The Latest: Trump welcomes governors to the White House

The Latest: Trump welcomes governors to the White House

February 26th, 2017 by Associated Press in National Political

President Donald Trump shakes hands with National Governors Association Chair Virginia Gov. Terry McAuliffe, during a dinner reception for the annual National Governors Association winter meeting Sunday, Feb. 26, 2017, at the State Dining Room of the White House, in Washington. (AP Photo/Manuel Balce Ceneta)

Photo by The Associated Press /Times Free Press.

WASHINGTON (AP) - The Latest news on President Donald Trump (all times local):

8 p.m.

President Donald Trump is toasting the nation's governors at the White House, joking with them "it's such an easy job."

Trump is welcoming 46 governors and their spouses for the annual black-tie ball at the White House. It's the first major social event under the Trump administration.

The president will be meeting with the governors on Monday at the White House. He says "perhaps health care will come up," a nod to the effort in Congress to repeal and replace the sweeping health care law approved under former President Barack Obama.

Virginia Gov. Terry McAuliffe, a Democrat and the chairman of the National Governors Association, led the governors in a toast of Trump.

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7 p.m.

President Donald Trump's choice to be secretary of the Navy, businessman Philip Bilden, says he is withdrawing from consideration for the post, citing concerns about privacy and separating himself from his business interests.

Bilden's withdrawal raises similar issues to that of Vincent Viola, Trump's nominee for Army secretary who stepped aside earlier this month.

Bilden was an intelligence officer in the Army Reserve from 1986-1996. He relocated to Hong Kong to set up an Asian presence for HarbourVest Partners LLC, a global private equity management firm. Bilden recently retired from HarbourVest Partners after 25 years.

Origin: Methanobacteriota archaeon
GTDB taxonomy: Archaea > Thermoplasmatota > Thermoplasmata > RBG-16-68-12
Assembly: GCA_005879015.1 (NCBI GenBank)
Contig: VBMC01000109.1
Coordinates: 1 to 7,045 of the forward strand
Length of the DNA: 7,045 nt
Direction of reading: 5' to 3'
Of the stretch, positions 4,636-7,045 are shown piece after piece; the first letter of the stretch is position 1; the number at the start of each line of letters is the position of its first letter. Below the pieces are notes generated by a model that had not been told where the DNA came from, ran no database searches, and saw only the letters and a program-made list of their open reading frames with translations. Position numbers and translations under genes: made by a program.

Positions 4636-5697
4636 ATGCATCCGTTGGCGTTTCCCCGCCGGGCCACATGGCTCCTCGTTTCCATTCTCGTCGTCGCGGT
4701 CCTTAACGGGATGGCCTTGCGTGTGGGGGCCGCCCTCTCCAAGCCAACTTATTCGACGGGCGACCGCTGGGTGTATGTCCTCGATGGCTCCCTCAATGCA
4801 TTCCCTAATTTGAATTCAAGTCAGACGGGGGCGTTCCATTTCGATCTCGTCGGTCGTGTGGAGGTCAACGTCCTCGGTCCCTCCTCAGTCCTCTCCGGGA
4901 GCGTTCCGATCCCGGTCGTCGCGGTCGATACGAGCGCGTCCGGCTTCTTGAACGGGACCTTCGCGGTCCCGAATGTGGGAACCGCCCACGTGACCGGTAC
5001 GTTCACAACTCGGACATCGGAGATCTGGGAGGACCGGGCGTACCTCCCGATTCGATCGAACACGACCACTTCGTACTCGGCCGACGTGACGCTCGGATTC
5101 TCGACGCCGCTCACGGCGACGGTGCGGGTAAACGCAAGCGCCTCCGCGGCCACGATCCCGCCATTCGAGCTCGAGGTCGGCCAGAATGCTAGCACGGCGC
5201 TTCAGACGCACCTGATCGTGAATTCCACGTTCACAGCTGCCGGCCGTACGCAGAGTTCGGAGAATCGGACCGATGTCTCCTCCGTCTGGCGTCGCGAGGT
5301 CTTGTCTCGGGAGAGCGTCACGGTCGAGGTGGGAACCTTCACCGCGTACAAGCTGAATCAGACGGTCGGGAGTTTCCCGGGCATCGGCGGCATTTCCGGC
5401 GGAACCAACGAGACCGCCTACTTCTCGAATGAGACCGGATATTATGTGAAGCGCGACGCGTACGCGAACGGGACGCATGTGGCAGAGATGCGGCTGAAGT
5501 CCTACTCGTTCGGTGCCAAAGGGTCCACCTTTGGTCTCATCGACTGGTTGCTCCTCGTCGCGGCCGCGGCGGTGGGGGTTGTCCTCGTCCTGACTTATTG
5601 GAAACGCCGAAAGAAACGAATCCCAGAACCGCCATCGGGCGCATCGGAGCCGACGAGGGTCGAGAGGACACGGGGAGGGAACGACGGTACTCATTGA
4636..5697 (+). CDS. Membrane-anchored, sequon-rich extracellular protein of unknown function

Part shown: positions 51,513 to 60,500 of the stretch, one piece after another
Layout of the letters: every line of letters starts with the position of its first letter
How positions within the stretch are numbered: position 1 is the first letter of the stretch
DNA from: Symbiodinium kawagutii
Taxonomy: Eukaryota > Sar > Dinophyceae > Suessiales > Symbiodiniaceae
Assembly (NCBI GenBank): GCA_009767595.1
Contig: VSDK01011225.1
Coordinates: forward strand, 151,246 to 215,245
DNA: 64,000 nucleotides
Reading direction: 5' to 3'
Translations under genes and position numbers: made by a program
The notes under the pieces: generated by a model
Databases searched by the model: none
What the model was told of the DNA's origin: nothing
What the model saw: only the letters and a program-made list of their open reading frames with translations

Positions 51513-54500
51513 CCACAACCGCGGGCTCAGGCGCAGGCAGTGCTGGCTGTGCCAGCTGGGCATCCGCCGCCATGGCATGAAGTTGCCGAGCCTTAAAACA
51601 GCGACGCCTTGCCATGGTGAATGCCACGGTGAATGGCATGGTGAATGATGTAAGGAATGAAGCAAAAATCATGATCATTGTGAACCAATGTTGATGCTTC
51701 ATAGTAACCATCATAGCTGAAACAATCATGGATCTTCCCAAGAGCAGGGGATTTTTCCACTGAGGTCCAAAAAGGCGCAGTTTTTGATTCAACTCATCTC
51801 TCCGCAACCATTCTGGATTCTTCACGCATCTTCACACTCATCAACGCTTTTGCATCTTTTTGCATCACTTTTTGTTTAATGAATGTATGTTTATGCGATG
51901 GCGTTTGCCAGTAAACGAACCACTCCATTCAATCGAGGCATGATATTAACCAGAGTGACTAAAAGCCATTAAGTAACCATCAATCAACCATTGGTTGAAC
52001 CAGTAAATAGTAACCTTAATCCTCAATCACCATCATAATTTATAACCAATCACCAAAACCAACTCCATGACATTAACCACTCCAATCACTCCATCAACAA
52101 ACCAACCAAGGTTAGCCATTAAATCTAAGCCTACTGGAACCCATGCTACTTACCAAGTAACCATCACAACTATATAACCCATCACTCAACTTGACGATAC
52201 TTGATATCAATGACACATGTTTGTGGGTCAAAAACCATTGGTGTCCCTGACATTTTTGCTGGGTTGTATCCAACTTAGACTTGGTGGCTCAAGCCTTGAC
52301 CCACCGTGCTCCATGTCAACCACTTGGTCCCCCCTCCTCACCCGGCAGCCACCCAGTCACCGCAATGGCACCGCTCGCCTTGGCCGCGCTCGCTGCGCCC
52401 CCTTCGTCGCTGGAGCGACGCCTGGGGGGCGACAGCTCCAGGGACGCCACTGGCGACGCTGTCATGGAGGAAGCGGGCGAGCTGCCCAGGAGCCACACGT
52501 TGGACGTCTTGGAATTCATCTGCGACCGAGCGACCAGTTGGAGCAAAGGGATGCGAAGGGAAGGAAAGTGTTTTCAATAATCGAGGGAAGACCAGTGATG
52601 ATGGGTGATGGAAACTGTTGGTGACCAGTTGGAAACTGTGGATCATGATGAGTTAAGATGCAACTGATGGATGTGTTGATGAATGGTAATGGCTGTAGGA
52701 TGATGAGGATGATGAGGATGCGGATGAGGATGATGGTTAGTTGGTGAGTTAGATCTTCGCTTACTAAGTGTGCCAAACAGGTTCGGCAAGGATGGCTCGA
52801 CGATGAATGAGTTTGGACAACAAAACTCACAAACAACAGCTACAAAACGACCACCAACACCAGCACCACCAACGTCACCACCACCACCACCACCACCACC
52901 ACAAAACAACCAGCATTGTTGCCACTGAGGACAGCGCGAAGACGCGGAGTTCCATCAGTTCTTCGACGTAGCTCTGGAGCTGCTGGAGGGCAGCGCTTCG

In a statement released by the Pentagon, Bilden says he determined that he will not be able to satisfy the Office of Government Ethics requirements without what he calls "undue disruption and materially adverse divestment of my family's private financial interests."

Defense Secretary Jim Mattis says in a statement that he will make a recommendation to Trump for a nominee in the coming days.

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12:30 p.m.

The White House is dodging questions about whether Attorney General Jeff Sessions should consider withdrawing from the FBI's investigation into Russian interference in the 2016 presidential election.

A prominent Republican, California Rep. Darrell Issa, has called for a special prosecutor and said it would be improper for Sessions to lead the investigation as the nation's chief law enforcement official. Sessions was an early supporter of President Donald Trump's candidacy.

Deputy White House press secretary Sarah Huckabee Sanders is steering clear of directly answering whether the former Alabama senator should step aside from overseeing the bureau's investigation.

She tells ABC's "This Week" that congressional committees need to complete their own investigations, and then it would be appropriate to discuss Sessions' role.

But those are separate reviews, independent of the FBI's work.

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12:15 p.m.

The White House says that when President Donald Trump skips the White House Correspondents' Association dinner, expect him to spend that Saturday night in April "focused on what he can to do to help better America."

The dinner attracts politicians, journalists and celebrities and is typically attended by the president, who's often roasted.

Trump isn't saying why he won't be there. He has railed against "the fake news media," saying it is "the enemy of the American people."

Spokeswoman Sarah Huckabee Sanders says it's "kind of naive of us to think that we can all walk into a room for a couple of hours and pretend that some of that tension isn't there."

She tells ABC's "This Week" that Trump wasn't elected "to spend his time with reporters and celebrities."


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